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This article was first published 5 years ago  » News » Lessons learnt from Goa's Gudi Padwa

Lessons learnt from Goa's Gudi Padwa

By Tarun Vijay
April 11, 2019 15:14 IST
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'We must not forget who we are and what courage and bravery were shown by our ancestors to bring us closer to the freedom we enjoy today,' says Tarun Vijay after attending the Gudi Padwa in Goa.

Recently a colleague who knew I was flying to Goa asked if there were still any Hindus left in the state!

He believed Goa was the 'Rome of the East' where Christian culture prevails. So much about the Goa carnival, the Basilica of St Xavier and all its connections to Portugal and Christianity has been projected in the media, that few believe that Hindus still form 65 per cent of Goa's population and that temples like Shanta Durga, Mangesh Dev (in Lata Mangeshkar's ancestral village) are visited by millions.

Goa today presents the best example of communal harmony and a wonderful Hindu-Christian amity that is an example to other states. Manohar Parrikar, the late chief minister, was a great symbol of this togetherness.

But to my friend and others like him, Goa is a state with a Portuguese hangover, churches and Western musicals.

It is not.

Memory is the key to understand, unite and power a nation. Such questions and perceptions come from a 'memory-lost' people. This article is for them. 


This year, when invited to celebrate the great Goan-Maharashtrian festival of Gudi Padwa, I visited Mapusa, the beautiful town north of Panaji. It was the first day of Navratra and marked the beginning of Vikram Samvat 2076, the Hindu new year announcing the coronation of the legendary emperor Vikramaditya.

I was surprised by and overjoyed at seeing Hindus from various political parties sitting together during an intense election season and remembering the sacrifices of their ancestors to save Hindu Dharma.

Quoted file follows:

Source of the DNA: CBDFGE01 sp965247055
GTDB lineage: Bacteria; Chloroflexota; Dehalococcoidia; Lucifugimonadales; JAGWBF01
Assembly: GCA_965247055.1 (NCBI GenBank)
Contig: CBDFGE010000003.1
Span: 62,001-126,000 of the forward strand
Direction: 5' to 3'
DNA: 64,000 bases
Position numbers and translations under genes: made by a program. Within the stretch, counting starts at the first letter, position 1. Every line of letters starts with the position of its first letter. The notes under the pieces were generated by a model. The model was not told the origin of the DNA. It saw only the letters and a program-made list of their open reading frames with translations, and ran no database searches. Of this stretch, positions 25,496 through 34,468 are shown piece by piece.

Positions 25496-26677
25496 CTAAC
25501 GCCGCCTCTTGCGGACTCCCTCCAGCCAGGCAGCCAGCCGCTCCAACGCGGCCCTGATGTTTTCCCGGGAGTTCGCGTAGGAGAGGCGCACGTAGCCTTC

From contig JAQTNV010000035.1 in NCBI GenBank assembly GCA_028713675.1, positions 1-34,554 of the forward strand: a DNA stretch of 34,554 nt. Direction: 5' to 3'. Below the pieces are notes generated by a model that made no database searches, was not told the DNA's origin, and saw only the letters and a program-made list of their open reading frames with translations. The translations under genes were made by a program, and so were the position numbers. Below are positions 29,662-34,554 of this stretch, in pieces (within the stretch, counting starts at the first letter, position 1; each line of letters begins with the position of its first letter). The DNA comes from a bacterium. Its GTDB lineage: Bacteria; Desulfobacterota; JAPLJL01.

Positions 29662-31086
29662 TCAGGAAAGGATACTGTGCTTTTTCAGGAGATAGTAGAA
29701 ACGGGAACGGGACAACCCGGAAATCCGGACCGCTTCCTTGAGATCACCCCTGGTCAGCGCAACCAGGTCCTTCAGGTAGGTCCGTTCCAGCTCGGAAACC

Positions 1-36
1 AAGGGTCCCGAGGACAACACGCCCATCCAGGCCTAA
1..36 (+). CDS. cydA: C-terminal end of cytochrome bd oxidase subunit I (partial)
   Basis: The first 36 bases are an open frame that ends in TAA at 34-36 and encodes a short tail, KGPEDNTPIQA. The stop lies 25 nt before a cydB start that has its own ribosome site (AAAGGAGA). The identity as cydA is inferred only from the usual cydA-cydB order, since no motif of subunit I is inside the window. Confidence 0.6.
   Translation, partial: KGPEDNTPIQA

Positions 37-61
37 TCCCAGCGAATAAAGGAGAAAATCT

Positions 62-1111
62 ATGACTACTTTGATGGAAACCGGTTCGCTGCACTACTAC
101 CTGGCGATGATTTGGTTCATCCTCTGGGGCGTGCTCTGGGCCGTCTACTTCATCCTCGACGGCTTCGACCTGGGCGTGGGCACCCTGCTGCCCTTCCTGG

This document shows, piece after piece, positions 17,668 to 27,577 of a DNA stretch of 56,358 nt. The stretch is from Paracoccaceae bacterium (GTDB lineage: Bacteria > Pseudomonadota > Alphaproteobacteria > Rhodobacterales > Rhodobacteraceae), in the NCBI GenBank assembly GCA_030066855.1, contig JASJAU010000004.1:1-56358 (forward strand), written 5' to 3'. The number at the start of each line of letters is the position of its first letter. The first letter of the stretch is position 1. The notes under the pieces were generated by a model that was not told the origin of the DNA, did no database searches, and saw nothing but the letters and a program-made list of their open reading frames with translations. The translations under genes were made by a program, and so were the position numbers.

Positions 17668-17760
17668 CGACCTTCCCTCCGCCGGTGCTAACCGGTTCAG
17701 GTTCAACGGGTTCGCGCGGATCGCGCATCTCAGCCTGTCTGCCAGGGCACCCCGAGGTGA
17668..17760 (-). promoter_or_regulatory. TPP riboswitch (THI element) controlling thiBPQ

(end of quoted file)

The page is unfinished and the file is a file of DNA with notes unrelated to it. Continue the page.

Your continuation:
Many from the Catholic community too were present as a part of the festivities along with their Hindu brethren and took part in all the celebrations, that required waking up around 4 am to reach the venue.

With unfurling of the gudi, a bhagwa flag, a traditional symbol of Hindu rule, the festivities were inaugurated and the glorious eras of Hindus in various periods were remembered, with Chhatrapati Shivaji getting special mention.

The interesting and ennobling part was that the weaknesses within Hindu society, like caste division and discrimination, were condemned and people asked to show only one identity -- the Hindu one -- surpassing all internal divisions which have become redundant and are eating away at the vitals of society.

This was the 16th year of such a mass celebration; earlier, Gudi Padwa was a personal festival with Hindus tying the gudi atop their homes.

But Goan Hindus felt it was time their children and youth were made aware of their festivals and their significance in the context of the national perspective. Soon, the idea caught the attention of society and it became a massive annual celebration with the town's young women donning saffron headgear and participating in a fantastic motorcycle rally holding saffron flags through the city.